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Flashcards in PP2 - Exam 2 Deck (20)
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– a blend of physiological and psychological activation, varying in intensity along a continuum The process of inciting into action Can be associated with positive or negative events



– a negative emotional state with feelings of worry, nervousness, and apprehension associated with activation or arousal of the body. A perceived emotional threat Has somatic and cognitive components



temporary emotional state of subjective, consciously perceived feelings of apprehension and tension associated with activation of the autonomic nervous system Cognitive state anxiety Somatic state anxiety


Cognitive state anxiety

the degree to which one has worry or negative thoughts


Somatic state anxiety

the moment-to-moment changes in perceived physiological activation



behavioral disposition to perceive a wide range of nonthreatening circumstances as threatening and to respond with disproportionate state anxiety


Drive Theory

As an individual’s arousal or state anxiety increases, so too does performance Social facilitation theory Dominant response (DR) – most likely way to perform a skill Drive (arousal) DR


Inverted U-Hypothesis

Performance will increase with arousal levels up to some optimal point, whereupon further increases in arousal will cause performance to decline


Catastrophe Model

Increases in arousal, at some point, reach a threshold, whereupon further increases in arousal lead to a rapid decline in performance Contingent on the performer experiencing cognitive anxiety


Reversal Theory

How arousal affects performance is dependent an individual’s interpretation of their arousal Arousal interpreted as pleasant will facilitate performance Arousal interpreted as unpleasant will hurt performance Performers may shift (or reverse) their perspective of arousal at any time For arousal to positively impact performance, arousal must be seen as pleasant


Awareness of Arousal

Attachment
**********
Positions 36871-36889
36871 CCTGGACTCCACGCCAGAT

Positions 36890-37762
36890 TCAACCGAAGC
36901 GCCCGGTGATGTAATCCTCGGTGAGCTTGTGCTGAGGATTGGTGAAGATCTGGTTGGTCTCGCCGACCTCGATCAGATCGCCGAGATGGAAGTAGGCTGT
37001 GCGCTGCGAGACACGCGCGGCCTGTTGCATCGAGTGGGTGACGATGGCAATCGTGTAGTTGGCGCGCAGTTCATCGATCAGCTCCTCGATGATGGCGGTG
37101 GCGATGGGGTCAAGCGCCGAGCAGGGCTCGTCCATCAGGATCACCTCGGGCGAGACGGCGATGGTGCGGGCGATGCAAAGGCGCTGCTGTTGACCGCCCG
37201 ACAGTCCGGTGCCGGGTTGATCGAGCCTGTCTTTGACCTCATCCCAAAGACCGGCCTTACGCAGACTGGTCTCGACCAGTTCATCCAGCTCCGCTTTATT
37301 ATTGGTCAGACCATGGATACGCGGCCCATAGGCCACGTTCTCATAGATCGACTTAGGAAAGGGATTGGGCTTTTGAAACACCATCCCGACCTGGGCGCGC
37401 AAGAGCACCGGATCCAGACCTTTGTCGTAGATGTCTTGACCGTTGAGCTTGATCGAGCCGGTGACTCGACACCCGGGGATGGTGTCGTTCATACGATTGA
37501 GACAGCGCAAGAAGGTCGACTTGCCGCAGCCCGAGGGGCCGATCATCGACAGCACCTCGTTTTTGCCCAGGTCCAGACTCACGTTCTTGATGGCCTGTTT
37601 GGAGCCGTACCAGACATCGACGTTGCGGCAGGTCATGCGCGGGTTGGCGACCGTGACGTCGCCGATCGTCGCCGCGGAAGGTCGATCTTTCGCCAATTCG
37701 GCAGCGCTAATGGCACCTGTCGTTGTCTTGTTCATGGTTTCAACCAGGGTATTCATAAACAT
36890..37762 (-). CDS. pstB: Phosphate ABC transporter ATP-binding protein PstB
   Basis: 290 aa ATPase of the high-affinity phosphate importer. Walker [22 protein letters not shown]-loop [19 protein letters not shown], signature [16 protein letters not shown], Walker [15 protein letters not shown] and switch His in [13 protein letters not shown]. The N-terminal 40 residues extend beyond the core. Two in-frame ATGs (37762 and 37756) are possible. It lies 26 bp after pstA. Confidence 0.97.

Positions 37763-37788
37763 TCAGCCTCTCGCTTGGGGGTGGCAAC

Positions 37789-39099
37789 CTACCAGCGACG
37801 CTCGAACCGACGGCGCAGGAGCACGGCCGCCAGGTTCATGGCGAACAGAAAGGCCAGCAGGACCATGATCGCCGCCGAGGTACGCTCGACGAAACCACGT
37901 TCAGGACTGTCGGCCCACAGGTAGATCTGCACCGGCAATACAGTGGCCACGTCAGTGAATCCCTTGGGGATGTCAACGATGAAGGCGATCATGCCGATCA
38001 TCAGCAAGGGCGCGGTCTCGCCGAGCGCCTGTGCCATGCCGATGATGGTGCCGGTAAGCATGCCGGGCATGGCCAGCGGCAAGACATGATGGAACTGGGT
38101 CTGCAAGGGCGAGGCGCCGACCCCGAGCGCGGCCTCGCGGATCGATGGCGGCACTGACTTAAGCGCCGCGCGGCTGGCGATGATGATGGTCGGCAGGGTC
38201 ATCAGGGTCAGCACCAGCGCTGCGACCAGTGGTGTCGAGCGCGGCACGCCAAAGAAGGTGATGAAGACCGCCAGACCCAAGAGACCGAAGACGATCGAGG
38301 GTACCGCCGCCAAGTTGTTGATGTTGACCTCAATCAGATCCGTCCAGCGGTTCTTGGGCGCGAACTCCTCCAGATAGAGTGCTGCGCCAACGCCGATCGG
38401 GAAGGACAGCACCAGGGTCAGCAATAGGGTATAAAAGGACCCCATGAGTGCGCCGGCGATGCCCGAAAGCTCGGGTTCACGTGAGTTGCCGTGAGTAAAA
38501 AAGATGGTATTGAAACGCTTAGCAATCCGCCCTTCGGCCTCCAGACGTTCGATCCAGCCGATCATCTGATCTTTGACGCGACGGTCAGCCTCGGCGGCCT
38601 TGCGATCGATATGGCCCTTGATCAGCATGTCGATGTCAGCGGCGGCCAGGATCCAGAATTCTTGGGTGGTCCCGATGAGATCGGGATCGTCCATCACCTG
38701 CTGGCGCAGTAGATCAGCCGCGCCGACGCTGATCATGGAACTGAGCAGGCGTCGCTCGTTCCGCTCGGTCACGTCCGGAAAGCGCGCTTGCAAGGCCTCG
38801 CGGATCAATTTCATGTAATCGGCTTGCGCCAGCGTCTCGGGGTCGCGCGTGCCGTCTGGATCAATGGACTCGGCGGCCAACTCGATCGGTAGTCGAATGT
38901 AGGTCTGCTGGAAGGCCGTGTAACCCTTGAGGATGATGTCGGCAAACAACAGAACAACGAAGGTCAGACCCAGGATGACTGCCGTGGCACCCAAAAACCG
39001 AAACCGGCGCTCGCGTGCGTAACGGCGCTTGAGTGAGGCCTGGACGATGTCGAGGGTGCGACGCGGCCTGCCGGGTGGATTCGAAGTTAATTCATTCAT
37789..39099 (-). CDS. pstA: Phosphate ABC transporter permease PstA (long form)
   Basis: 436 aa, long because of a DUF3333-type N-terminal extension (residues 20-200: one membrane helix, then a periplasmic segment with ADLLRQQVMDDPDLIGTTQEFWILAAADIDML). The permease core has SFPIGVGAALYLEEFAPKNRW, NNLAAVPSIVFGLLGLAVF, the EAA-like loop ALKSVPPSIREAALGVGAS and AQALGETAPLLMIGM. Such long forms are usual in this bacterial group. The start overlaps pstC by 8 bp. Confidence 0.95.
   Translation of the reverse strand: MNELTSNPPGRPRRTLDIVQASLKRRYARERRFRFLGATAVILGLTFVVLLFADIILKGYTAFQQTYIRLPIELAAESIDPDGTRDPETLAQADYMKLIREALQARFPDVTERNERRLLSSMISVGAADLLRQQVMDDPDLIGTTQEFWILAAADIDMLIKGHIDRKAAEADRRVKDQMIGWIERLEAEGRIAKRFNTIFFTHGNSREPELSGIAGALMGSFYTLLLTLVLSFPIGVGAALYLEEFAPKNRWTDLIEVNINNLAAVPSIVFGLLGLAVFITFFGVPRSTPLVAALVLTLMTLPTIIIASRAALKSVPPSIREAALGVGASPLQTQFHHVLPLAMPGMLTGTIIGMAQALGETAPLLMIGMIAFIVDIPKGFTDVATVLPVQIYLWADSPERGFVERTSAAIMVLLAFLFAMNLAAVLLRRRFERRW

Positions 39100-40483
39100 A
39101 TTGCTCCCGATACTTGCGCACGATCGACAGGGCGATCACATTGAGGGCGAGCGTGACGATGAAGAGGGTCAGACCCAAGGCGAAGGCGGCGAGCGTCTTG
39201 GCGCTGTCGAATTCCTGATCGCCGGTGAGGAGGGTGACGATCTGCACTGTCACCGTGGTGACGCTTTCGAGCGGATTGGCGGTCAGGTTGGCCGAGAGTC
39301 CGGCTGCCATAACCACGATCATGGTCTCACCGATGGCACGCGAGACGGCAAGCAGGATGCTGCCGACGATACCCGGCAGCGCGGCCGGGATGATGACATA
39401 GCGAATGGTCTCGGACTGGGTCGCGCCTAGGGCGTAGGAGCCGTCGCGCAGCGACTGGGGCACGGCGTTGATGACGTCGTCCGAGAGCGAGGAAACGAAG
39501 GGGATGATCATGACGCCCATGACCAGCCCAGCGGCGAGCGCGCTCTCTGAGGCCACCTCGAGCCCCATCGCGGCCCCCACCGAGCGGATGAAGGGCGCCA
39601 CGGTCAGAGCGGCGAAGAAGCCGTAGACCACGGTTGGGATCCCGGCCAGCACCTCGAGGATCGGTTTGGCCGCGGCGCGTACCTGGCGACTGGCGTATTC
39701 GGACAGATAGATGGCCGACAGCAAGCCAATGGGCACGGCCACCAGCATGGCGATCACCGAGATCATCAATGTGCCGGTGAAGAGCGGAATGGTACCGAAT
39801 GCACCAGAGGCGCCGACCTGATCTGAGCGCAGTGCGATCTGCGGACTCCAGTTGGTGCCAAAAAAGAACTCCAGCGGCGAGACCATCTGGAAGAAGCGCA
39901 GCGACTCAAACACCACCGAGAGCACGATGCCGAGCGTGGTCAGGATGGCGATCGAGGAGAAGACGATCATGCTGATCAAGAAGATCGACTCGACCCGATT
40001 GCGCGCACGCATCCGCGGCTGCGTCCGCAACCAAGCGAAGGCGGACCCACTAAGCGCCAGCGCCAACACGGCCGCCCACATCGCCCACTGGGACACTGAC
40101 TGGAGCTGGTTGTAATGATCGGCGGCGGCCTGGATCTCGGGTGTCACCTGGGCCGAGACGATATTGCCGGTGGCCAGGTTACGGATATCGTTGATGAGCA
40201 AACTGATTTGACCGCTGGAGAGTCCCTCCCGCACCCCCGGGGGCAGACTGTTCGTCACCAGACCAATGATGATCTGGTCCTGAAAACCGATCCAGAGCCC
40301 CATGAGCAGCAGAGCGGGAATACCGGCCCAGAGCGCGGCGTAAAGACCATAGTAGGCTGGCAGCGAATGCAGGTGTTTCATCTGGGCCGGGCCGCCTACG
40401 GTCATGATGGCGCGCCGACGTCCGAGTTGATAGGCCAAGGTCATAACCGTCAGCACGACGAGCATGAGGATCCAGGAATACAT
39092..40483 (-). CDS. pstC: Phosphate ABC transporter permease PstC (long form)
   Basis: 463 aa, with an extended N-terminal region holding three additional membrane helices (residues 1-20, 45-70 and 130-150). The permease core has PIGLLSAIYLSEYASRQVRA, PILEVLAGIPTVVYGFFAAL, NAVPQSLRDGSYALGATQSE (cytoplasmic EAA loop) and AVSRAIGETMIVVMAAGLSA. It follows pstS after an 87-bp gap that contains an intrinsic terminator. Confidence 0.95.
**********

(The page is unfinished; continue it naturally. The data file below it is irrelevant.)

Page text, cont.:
In order to control your performance, you have to be in control of yourself In order to control yourself, you have to have awareness If you recognize your arousal level does not match your ideal arousal level, you can employ arousal regulation strategies


Techniques to increase awareness

Use stretching to increase body awareness Self assessment/lessons learned Journal Relaxation Body scanning Monitor physiological measurements (biofeedback) Imagery Use your support


Strategies to decrease arousal

Breathing Meditation Systematic relaxation Progressive relaxation (PR) Body scan Imagery Autogenic Training (AT) Biofeedback Rationalization


Strategies to Increase Arousal

Breathing Energizing imagery Energizing verbal cues Transfer of energy Store excess energy Use the environment Music Increase pace Using distractions


Significance of all Arousal Theory

Arousal is multifaceted Physical activation Emotional interpretation Arousal does not always have a negative effect on performance – it can be facilitative or debilitative, depending on the interpretation It is doubtful that the optimal level of arousal is always at the midpoint of the arousal scale “Psyching-up” strategies should be employed with caution because it is difficult to recover from a catastrophe



A process of constantly changing cognitive and behavioral efforts to manage specific external and/or internal demands or conflicts appraised as taxing or exceeding one’s resources.


Problem-focused coping

Efforts to alter or manage problems causing the stress If you can change the situation, use problem-focused coping


Emotion-focused coping

Regulating emotional responses to the problem if you cannot change the situation, use emotion-focused coping


Practical Implications

Identify optimal combinations of arousal related emotions Recognize the interaction of personal and situational factors on arousal Be aware of “the signs” Tailor coaching/teaching strategies to the individual Increase a sense of confidence and control through coping


Individual Zones of Optimal Functioning (IZOF) Theory